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What you could be doing | Police Constable Entry Programme (PCEP)

Fight crime and keep our communities safe

Police Constable Entry Programme (PCEP)

This route is to join our PCEP programme, it is a two-year long training programme. You will spend the first 20-22 weeks in our training centre, learning about law and legislation, officer safety training, investigative skills, safeguarding vulnerable people, operational skills and power, community and partnership working, IT systems and undertaking a job-related fitness test. As you leave the training centre, you will then go on to your allocated station. You will spend ten weeks with a tutor constable who will monitor and assess your progress, then you will go onto independent patrols and continued to be assessed for the remainder of the two-year programme.

After 30-32 weeks you’ll reach independent patrol status and you’ll be allocated to a station for the remainder of your two-year programme where you will learn ‘on the job’. In Year 2, you will receive a further 5 weeks of classroom-based learning designed to strengthen critical thinking and problem solving in the operational Policing arena. The program will culminate in summative assessments of your knowledge and operational learning and practice, leading to full operational competence and confirmation in rank. You’ll be fully supported and given everything you need to succeed.

Throughout your training your leave will be pre-booked. If you have any prior holidays or arrangements, throughout this period, we will not be able to accommodate these and will not be able to offer you a place on this cohort. This route is only available to individuals who hold 2 A levels or a level 3 qualification or in their final year of study.

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Is the role for you?

While being a police officer is physically, mentally and emotionally demanding, it’s also hugely varied and incredibly rewarding. Of course, it’s vital that you’re the right person for the job. This tool will help you to explore your suitability and make a reasonably informed decision about whether or not to apply.

Please note, this tool is a guide, not a definitive statement about your suitability.

Explore your suitability

What do you need?

All applicants must be a UK Citizen, EU Citizen with EU Settled or Pre-settled Status, a Commonwealth Citizen or Foreign National with no restrictions on your stay in the United Kingdom. Whether or not you were born in the United Kingdom, you should have lived here for the three years immediately preceding your application.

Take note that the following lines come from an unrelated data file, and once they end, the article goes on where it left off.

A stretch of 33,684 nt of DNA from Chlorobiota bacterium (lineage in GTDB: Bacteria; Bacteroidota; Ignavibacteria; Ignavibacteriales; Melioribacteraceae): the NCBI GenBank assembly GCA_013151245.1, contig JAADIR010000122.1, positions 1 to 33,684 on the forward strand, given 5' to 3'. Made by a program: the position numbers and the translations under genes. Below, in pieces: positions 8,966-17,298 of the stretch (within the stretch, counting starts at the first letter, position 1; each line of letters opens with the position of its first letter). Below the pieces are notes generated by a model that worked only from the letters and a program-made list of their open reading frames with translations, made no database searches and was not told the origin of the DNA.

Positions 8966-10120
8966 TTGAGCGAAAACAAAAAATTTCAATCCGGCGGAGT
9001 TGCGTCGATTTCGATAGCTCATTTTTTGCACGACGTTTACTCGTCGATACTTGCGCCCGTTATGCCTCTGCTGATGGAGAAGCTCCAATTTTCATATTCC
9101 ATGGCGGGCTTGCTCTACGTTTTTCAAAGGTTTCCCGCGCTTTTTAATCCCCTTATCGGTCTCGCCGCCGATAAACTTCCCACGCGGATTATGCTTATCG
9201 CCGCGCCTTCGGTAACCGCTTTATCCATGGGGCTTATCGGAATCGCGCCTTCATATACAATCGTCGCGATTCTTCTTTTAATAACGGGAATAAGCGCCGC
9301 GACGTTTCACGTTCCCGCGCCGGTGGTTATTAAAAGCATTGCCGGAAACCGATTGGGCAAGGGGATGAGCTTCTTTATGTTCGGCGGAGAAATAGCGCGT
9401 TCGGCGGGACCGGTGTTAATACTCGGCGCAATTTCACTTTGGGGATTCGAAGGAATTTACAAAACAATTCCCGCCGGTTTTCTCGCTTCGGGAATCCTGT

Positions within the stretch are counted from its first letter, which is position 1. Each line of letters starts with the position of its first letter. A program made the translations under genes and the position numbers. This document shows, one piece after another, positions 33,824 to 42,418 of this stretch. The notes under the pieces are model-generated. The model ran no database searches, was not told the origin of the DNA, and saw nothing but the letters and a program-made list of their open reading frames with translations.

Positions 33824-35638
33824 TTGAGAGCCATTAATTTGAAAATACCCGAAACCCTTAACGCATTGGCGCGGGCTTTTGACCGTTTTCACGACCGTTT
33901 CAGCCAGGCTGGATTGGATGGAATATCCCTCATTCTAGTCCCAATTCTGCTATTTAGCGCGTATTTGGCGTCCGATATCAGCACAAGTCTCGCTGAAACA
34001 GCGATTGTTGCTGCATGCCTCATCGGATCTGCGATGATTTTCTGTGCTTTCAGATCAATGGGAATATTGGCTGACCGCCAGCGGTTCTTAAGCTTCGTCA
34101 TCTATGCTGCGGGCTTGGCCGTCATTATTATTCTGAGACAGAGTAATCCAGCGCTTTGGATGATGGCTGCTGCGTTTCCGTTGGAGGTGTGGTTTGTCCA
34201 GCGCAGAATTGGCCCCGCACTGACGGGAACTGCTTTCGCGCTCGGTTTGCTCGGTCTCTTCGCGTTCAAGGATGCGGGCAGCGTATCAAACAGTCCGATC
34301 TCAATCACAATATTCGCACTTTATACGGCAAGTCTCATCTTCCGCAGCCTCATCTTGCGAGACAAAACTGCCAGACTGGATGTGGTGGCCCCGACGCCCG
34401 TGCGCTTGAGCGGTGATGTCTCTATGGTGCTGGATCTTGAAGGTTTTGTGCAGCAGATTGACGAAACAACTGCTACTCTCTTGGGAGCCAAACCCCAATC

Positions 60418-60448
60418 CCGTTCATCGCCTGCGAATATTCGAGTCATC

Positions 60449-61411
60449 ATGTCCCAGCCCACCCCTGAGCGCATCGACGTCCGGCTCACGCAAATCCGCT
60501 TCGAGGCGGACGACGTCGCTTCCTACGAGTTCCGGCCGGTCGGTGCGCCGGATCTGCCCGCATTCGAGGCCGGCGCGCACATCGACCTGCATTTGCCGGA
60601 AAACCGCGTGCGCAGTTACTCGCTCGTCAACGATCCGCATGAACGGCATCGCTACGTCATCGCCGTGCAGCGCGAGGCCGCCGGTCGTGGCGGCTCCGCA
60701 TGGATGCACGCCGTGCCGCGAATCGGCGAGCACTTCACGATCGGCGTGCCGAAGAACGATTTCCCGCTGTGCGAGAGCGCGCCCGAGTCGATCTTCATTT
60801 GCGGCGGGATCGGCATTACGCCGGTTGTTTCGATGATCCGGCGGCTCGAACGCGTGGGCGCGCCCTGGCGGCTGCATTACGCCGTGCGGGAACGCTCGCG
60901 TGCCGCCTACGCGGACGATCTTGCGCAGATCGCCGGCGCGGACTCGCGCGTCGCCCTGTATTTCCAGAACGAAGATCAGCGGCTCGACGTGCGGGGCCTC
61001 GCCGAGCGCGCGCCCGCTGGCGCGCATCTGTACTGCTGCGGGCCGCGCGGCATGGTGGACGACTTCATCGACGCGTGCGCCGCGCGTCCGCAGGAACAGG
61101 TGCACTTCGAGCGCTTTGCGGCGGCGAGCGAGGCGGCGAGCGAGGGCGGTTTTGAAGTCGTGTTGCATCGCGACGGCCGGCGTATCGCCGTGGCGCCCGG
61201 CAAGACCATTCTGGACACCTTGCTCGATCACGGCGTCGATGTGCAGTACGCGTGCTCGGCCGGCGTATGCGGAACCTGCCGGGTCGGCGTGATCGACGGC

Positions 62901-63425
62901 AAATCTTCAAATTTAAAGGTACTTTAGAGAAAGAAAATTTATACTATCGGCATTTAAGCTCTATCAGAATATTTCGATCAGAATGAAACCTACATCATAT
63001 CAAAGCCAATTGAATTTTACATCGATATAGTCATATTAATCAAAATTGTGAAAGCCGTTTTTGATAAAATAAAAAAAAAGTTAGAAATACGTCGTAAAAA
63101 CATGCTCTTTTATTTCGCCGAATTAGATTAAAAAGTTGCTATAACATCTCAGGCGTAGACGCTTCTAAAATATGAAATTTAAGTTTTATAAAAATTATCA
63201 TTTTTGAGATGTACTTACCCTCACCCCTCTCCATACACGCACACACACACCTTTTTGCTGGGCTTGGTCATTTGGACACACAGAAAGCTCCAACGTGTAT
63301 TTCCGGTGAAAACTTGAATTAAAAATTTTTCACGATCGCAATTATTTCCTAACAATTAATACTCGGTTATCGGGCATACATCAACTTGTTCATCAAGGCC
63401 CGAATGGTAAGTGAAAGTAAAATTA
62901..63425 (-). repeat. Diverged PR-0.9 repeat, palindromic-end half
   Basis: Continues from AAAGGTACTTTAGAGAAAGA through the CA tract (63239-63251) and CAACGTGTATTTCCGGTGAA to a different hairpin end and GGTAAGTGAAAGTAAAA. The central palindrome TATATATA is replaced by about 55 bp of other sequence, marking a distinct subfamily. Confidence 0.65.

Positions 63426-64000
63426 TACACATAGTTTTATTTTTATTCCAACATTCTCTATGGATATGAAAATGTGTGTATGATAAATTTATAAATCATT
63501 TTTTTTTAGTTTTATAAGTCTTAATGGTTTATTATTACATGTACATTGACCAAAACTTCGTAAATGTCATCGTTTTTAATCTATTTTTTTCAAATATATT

You can apply if you:


  • Hold 2 A levels or a level 3 that is equivalent qualification in any subject or are in your last year of study.
  • Or are a current serving PCSO, who has completed your professional development plan, passed your probationary period, served 12 months in post and you are up to date with all mandatory training at the time of submitting your application.
  • Or are a current serving Special Constable who has attained independent patrol status at the time of application, who is consistently completing sixteen hours per month and is up to date with all mandatory training.
  • Or are a current serving NIO, who has attained a PIP1 qualification, passed your probationary period, served 12 months in post and you are up to date with all mandatory training at the time of submitting your application.

You must also be 17 years old and over on the date of submitting your application and 18 years old on appointment.

Education requirements

To join via this route, you need 2 A levels or equivalent level 3 qualification  (or be awarded at the start of pre-employment checks).

Check our Qualifications Guide to find out which qualifications are required for this role.

Driving Licence

You must hold a full UK/EU valid manual driving licence at pre-employment stage which is typically 16 weeks prior to the cohort start date.

Fitness Level Requirements

You’ll need to pass a Job-Related Fitness Test (JRFT9) to check your fitness levels. This test determines whether you’re fit for the job and ready for Officer Safety Training, where you’ll learn to protect yourself and others. You’ll also be asked to take a running test (known as a multi-stage shuttle run or bleep test) to level 5:4.

Health Requirements

You’ll need to undergo a medical assessment to make sure you’re healthy enough for the intense training. Your application will be rejected if you fail to meet the minimum acceptable medical standard for entry. To understand the medical process in more detail watch the video below.

The Medical Assessment - Police Officer Recruitment - West Yorkshire Police (

Our Occupational Health and Wellbeing Team will generally carry out the assessment. They’ll check:

- Body Mass Index (BMI)

- Eyesight

- Colour vision

- Lung function

- Hearing